Lobby Week: We Have a Lot of Work To Do!
Chapter Leadership Brief 04.23.21
By Steve Jacobson, AFP-NYC President and CEO, JCA, Inc.
Next week, April 26 – 30, is AFP Lobby Week. It’s the time when AFP Global and AFP chapters around the country make concerted efforts to inform and educate our lawmakers on the importance of the nonprofit sector. And, of course, part of our efforts are focused on supporting legislation that benefits nonprofits and, by extension, our varied constituencies. Given that we are still in the midst of the COVID-19 pandemic, this year’s Lobby Week will be held virtually. As of this writing, the AFP NYC chapter has at least five Zoom calls scheduled with our New York Representatives and Senators.
So, what are we going to talk about? In addition to educating lawmakers on the impact of nonprofits in our area, there are three issues for which we want to see some legislative action:
Universal Charitable Deduction
Section 2204 of the CARES Act, signed into law in March 2020, permitted eligible individuals who do not itemize deductions to deduct $300 of qualified charitable contributions throughout 2020. In December 2020, Congress extended the universal charitable deduction availability through 2021 and increased the cap to $600 for joint filers. While this provided our sector with a short-term win, we really need to increase the amount that can be deducted and make it permanent.
To meet this end, a bipartisan group of senators has introduced S. 618 while a bipartisan group of representatives have introduced HR 1704. Titled the “Universal Giving Pandemic Response and Recovery Act,” these near-identical bills call for an increase in the cap to roughly $4,000 for individuals and $8,000 for joint filers and extend the availability of the deduction through 2022. We hope to encourage lawmakers to support the increased cap, and also to make this universal charitable deduction permanent.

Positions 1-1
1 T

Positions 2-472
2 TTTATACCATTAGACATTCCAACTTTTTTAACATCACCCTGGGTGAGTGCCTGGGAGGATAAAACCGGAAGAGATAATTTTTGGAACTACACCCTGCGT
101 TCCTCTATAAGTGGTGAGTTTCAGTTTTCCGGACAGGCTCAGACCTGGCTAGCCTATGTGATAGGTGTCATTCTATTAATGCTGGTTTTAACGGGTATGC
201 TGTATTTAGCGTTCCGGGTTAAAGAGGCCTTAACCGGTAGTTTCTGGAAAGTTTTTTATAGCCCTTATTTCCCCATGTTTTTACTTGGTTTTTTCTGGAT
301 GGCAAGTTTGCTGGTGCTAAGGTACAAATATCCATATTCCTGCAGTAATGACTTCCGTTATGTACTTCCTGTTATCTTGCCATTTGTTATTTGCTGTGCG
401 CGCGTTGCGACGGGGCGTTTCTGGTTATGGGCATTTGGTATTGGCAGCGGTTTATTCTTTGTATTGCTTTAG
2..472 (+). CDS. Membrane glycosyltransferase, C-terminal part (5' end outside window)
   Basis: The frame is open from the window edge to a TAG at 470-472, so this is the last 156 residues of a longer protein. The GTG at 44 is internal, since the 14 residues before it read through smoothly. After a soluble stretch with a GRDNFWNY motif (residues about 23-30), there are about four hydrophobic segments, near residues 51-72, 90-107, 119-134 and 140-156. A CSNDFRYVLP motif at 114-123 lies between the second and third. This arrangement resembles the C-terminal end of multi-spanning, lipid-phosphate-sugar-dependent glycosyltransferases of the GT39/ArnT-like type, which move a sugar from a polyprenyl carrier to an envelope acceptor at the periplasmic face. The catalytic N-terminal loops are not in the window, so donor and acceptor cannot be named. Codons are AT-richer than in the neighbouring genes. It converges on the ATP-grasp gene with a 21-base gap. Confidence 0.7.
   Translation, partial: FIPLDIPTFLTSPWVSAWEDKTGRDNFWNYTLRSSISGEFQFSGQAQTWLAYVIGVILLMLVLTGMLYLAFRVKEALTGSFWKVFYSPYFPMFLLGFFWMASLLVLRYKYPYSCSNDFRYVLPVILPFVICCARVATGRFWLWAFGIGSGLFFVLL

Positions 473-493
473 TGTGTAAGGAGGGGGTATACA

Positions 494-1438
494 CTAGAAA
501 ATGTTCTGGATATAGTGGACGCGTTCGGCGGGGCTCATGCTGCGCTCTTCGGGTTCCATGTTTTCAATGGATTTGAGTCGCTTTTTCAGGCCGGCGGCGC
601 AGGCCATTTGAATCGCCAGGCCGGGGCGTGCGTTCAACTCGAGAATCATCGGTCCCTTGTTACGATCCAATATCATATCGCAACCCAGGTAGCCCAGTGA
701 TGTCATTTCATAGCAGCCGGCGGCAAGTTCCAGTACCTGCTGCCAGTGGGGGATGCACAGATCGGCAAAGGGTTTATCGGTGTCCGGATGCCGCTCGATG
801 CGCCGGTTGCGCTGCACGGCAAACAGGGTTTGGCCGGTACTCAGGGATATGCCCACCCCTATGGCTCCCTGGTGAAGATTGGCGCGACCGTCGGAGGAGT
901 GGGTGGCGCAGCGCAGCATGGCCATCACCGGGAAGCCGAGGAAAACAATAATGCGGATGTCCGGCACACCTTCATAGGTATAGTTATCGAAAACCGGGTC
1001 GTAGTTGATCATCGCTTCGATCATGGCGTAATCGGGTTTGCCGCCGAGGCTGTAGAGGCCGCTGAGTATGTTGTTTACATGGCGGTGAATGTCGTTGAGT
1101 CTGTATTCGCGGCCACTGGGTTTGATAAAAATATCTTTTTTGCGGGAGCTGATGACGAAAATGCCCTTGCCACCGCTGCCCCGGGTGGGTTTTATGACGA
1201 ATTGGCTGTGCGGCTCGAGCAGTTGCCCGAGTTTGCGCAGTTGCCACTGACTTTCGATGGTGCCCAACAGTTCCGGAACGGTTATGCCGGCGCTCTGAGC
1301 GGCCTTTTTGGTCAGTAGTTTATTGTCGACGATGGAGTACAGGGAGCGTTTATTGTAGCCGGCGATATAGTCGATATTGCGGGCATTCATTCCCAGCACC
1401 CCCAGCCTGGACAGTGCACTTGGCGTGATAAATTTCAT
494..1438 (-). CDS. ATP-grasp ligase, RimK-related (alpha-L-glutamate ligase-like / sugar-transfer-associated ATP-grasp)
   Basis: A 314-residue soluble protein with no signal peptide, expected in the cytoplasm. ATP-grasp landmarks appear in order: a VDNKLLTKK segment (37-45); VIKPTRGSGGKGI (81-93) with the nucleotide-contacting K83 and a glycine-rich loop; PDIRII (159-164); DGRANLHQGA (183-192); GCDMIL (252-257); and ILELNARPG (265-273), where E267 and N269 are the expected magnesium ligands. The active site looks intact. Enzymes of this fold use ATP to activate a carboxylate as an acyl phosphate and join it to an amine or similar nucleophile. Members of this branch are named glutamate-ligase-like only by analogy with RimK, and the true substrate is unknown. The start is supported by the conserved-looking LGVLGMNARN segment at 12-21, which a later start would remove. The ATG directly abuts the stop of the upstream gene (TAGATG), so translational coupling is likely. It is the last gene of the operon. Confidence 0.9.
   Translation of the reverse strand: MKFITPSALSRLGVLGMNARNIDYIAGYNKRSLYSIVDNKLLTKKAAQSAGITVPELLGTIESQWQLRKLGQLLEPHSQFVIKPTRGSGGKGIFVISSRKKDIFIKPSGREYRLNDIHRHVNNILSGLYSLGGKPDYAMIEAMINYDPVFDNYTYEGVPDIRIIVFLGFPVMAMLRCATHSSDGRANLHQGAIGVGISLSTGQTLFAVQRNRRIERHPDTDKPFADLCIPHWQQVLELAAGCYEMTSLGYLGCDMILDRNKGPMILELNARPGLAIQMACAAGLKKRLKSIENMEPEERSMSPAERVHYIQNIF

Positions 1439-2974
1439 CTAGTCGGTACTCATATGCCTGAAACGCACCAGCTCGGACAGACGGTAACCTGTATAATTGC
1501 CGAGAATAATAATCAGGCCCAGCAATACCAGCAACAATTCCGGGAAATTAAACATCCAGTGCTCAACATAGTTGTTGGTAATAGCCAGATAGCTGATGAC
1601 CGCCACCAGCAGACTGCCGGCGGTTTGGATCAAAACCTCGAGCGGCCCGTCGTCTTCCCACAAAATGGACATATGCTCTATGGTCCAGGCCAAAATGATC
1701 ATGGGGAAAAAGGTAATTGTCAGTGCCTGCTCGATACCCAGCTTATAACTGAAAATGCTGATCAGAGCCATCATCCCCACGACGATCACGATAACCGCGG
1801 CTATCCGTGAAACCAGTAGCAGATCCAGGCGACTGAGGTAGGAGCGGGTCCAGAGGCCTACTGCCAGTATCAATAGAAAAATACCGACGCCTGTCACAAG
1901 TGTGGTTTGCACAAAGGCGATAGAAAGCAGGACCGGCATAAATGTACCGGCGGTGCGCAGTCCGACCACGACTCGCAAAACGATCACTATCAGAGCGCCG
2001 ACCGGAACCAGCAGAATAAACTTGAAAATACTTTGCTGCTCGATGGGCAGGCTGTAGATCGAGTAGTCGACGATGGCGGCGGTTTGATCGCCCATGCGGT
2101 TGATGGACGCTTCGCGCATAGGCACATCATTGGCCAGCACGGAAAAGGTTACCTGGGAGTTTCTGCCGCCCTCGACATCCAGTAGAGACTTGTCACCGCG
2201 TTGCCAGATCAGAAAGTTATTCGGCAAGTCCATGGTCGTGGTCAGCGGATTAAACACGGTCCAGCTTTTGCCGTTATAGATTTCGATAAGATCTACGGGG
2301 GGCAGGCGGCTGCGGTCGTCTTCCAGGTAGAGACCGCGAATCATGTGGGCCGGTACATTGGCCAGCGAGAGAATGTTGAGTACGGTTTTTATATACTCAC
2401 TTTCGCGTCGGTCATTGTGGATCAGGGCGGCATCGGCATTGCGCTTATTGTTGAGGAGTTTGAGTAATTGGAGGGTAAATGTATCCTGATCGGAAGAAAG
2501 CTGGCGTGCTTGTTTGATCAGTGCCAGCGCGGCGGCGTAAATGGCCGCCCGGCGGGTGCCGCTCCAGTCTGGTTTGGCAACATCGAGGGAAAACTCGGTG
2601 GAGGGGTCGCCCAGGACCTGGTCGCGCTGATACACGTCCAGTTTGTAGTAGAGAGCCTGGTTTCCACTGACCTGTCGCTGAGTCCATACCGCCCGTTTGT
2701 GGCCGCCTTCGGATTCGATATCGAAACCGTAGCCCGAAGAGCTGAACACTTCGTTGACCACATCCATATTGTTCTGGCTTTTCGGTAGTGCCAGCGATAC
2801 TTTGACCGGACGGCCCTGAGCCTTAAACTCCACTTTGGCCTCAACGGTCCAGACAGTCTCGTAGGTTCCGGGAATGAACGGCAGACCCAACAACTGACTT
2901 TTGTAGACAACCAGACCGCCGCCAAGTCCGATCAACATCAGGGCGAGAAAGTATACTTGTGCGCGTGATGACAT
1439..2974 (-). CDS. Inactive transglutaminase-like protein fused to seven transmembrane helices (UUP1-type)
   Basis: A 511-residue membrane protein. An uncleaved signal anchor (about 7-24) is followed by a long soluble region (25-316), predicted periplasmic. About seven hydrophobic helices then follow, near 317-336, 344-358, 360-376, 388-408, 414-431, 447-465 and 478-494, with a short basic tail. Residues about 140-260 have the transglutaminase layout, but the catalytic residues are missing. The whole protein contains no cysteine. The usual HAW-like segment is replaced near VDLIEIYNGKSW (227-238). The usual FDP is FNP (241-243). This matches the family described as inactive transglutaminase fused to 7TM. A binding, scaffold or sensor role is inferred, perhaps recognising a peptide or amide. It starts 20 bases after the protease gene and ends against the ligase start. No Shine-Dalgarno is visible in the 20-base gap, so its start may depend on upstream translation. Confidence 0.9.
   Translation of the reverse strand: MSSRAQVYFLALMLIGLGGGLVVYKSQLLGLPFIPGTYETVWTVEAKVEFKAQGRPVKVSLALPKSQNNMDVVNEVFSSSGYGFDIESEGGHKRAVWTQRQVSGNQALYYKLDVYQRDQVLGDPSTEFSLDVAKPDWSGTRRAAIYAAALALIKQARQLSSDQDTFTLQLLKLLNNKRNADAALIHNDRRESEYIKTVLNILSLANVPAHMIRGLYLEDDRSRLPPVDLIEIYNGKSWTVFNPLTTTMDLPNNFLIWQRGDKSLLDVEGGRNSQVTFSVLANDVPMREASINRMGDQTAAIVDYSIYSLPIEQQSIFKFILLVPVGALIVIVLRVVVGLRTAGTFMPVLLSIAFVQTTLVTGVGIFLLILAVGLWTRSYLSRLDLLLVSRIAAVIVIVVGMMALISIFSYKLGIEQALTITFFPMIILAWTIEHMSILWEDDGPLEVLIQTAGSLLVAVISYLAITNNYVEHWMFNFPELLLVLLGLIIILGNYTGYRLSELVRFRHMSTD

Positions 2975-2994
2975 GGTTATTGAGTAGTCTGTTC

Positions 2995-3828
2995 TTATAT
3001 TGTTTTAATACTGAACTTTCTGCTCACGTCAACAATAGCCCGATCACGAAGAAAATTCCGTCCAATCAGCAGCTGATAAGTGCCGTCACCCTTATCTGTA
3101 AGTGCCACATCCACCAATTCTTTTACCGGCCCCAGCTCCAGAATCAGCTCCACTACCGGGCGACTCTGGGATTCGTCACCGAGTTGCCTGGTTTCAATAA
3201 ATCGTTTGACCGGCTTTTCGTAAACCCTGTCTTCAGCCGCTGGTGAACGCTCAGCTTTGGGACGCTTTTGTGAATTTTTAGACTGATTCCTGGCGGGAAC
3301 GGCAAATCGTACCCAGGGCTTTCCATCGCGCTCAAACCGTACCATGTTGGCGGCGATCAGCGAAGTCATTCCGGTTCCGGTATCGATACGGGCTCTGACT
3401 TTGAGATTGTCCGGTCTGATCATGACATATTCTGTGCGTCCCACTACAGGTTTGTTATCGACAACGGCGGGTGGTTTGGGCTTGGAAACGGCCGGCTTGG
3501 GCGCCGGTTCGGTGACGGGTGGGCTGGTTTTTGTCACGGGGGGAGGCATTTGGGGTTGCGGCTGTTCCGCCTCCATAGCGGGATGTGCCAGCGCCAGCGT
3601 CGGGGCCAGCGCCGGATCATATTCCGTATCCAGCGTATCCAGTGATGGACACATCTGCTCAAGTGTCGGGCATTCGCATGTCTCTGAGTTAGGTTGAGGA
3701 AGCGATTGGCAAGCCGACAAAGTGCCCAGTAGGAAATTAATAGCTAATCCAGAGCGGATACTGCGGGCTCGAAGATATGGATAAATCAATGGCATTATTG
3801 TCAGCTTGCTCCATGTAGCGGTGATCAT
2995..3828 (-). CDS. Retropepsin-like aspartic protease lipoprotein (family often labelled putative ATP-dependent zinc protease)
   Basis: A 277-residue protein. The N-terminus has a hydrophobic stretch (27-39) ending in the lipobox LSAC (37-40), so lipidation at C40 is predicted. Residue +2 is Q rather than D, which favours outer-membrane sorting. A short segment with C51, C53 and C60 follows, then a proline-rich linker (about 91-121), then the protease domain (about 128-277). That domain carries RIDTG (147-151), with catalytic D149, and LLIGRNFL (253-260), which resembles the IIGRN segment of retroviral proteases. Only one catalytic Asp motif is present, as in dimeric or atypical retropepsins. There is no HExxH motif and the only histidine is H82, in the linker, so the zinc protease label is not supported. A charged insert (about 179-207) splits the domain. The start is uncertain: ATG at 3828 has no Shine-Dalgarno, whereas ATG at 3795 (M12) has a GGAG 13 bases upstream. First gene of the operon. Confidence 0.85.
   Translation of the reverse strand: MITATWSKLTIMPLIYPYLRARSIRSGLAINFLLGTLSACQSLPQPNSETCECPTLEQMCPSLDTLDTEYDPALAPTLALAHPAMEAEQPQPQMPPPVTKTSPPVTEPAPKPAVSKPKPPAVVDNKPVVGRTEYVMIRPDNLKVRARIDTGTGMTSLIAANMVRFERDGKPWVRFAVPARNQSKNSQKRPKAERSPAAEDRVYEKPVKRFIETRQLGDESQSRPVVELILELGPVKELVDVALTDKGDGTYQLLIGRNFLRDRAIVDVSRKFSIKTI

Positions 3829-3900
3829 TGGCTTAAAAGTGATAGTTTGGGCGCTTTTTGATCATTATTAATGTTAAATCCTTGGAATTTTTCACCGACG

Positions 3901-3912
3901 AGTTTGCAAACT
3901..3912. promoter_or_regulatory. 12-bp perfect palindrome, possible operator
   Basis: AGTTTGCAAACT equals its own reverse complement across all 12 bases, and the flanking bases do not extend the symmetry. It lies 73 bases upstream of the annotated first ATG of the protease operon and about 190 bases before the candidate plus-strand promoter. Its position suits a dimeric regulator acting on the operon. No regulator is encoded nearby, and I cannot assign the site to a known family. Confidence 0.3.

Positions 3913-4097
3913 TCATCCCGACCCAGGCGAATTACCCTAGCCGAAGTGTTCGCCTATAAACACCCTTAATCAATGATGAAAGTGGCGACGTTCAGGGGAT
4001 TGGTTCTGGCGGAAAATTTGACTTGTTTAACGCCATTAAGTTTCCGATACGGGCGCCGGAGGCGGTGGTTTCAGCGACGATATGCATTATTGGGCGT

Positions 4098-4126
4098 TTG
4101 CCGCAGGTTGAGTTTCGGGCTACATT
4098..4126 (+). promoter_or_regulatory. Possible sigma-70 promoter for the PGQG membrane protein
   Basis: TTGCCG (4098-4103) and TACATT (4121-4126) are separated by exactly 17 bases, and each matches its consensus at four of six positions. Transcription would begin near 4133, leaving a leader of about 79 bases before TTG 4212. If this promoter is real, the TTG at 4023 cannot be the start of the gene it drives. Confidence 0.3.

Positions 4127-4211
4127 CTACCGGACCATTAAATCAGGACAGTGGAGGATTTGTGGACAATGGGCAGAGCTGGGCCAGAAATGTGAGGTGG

Charitable IRA Rollover
Currently, individuals age 72 and above must take required minimum distributions (RMDs) from their individual retirement accounts (IRAs). And when they do, these distributions are fully taxed as income.
In 2015, Congress passed the PATH Act, which included the IRA Charitable Rollover provision that allowed individuals to make direct tax-free gifts of up to $100,000 annually to charities from their IRA starting at age 70 ½, without counting the distributions as income.
This is a great start, but AFP is working to expand the Charitable IRA Rollover and create even more giving opportunities for donors by lobbying for the IRA Legacy Act. The bill expands the IRA Charitable Rollover by allowing seniors starting at age 65 to make tax-free IRA rollovers of up to $400,000 annually to charities through a charitable gift annuity or a charitable remainder trust.
The Joint Committee on Taxation has estimated the cost to the federal government of the IRA Legacy Act at just $38 million per year. The cost is minimal because the income on any life income gift is fully taxable at ordinary income levels. However, planned giving experts have projected that the IRA Legacy Act could raise up to $1 billion each year for charities – a huge return on investment.
Postage Rate Increases/Postal Reform
Is there a more hot-button issue to nonprofits than postal reform and postage rate increases? Actually, we’ve seen our share of hot-button issues over the past year, but mail is super-important. Back in 2006, the Postal Accountability and Enhancement Act of 2006 was signed into law, and it limited nonprofit postal rate increases to the rate of inflation. Not so anymore. In December 2020, the Postage Rate Commission removed the CPI-based cap and gave new ratemaking authority without limits to the USPS. Mailers now face a new, much more challenging environment of substantially larger rate increases year after year.
The Postal Service is expected to announce rate increases of 6.0% to 8.5%, depending on the class of mail, that will be implemented in the summer or fall. This pending rate increase is in addition to the 1.5% rate increase that just took effect on January 24, 2021. The long-range consequence of the new rate-making authority and the Postal Service’s financial condition could mean crushing increases over the next 4-5 years. We need Congress to legislate an acceptable and sustainable solution to postal rate increases.